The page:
At 07:11 PM 7/25/2012, you wrote:
                   
                  At first, I thought it was possible that the sign was a bit tongue in cheek. No one would be that stupid to try and rewrite history in that way on such a widely disseminated issue, right? The internet being forever and all. Now, it's just in bonehead territory.
                  Things like this always strike me as the work of a single panic ridden person who delegates to others. "Just do it." That kind of thing. Not thinking.
                  The rules have changed. Immediate media exposure is a double-edged sword. Sometimes you'll get cut no matter what.

                  On Wed, Jul 25, 2012 at 6:11 PM, Douglas Rushkoff <rushkoff@...> wrote:
                   
                  I have a teenage girl profile on Facebook. I started it years ago when i was going to write an article about what happens to teenage girls on Facebook. But then I never actually used it.  Gosh, I really should see if I can figure out the password and find out what sorts of invites she has gotten over the past five years....

                  On Jul 25, 2012, at 4:50 PM, fasbinder 62 wrote:

                   
                  Chick Fil A's publicity department spectacularly blundering again..

                  http://gizmodo.com/5928926/chick+fil+a-got-caught-pretending-to-be-a-fake-teenage-girl-on-facebook

                  ---
                  http://rushkoff.com
                  http://twitter.com/rushkoff







                • mason
                  give me back that wig i bought you http://www.youtube.com/watch?v=v1zh9SWSiQw
                  Message 9 of 13 , Aug 6 12:18 PM
                    give me back that wig i bought you
                    http://www.youtube.com/watch?v=v1zh9SWSiQw

                    --- In media-squatters@yahoogroups.com, Douglas Rushkoff <rushkoff@...> wrote:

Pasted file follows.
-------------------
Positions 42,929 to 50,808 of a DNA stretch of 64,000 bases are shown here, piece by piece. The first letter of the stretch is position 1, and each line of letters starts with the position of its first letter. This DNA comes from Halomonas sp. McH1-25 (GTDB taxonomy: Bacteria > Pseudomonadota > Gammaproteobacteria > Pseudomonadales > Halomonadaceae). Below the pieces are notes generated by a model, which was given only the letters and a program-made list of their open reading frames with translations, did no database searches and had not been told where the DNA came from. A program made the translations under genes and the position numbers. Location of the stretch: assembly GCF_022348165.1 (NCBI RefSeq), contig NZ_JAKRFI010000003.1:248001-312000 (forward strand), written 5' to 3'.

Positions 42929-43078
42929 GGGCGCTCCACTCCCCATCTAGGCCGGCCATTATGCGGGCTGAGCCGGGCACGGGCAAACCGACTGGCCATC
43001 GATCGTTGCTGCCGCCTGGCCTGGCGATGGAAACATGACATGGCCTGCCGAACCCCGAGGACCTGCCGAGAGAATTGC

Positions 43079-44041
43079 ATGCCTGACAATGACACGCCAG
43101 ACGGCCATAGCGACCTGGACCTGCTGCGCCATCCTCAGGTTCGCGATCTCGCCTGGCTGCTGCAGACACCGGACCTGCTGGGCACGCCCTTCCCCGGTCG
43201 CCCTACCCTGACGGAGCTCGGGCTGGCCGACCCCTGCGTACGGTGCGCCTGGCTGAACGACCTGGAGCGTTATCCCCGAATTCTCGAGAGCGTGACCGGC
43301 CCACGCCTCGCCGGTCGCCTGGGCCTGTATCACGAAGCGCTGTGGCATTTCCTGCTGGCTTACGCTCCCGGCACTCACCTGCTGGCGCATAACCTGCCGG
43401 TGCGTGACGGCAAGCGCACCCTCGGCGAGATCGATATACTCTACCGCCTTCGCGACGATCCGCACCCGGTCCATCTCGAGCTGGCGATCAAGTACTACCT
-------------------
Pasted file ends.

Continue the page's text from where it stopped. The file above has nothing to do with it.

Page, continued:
>
                    > Yeah, but the trust isn't really crowd sourced so much as processor
                    > limited.
                    >
                    > And of course when there's real trust, you don't need currency at all....
                    > On Aug 3, 2012 7:28 PM, "Peter Kennard" <media-squat.peterk@...>
                    > wrote:
                    >
                    > > **
                    > >
                    > >
                    > > I find "Bitcoin" very interesting in how they have attempted to create a
                    > > form of networked "crowd sourced" trust for digital currency. We might
                    > > need some form of this for other forms of "tribal" and "global" information
                    > > validation.
                    > >
                    > > http://bitcoin.org
                    > >
                    > >
                    > > At 05:10 PM 8/3/2012, you wrote:
                    > >
                    > >
                    > > The practice of "deliberate" disinformation as a cottage industry is
                    > > fascinating. As you list Peter, it's bigger than it ever was. It's always
                    > > been with us of course. But, the immediacy of the web puts it into a new
                    > > area as far as cognizance and perception.
                    > >
                    > > Authoritative information is possible, I think. But, how? Thee are always
                    > > those who will simply dismiss facts. Are they part of the equation or
                    > > simply to be dismissed as a fractional issue? I see it as a statistical
                    > > thing now. Some simply won't see facts for what they are... call it denial,
                    > > call it emotionalism, call it ideology... whatever it is... is likely not
                    > > going to change for now.
                    > >
                    > > Where I really feel it is important now is that facts are required to find
                    > > solutions. But, without an authoritative source, it all gets jumbled. And,
                    > > we have to regain that center. And, of course, it being as polarized as it
                    > > is, we all fall into info-tribalism in some ways... ugh.
                    > >
                    > > Perhaps simple clarity of truth is being forgotten. A post-partisan
                    > > approach. More truth, less attitude. I am struck by all the partisan groups
                    > > that are now out there to correct the record, which is great, but do so
                    > > with an real partisan slant. And, they alienate a lot of people that way.
                    > > Preaching to the converted as it were...
                    > >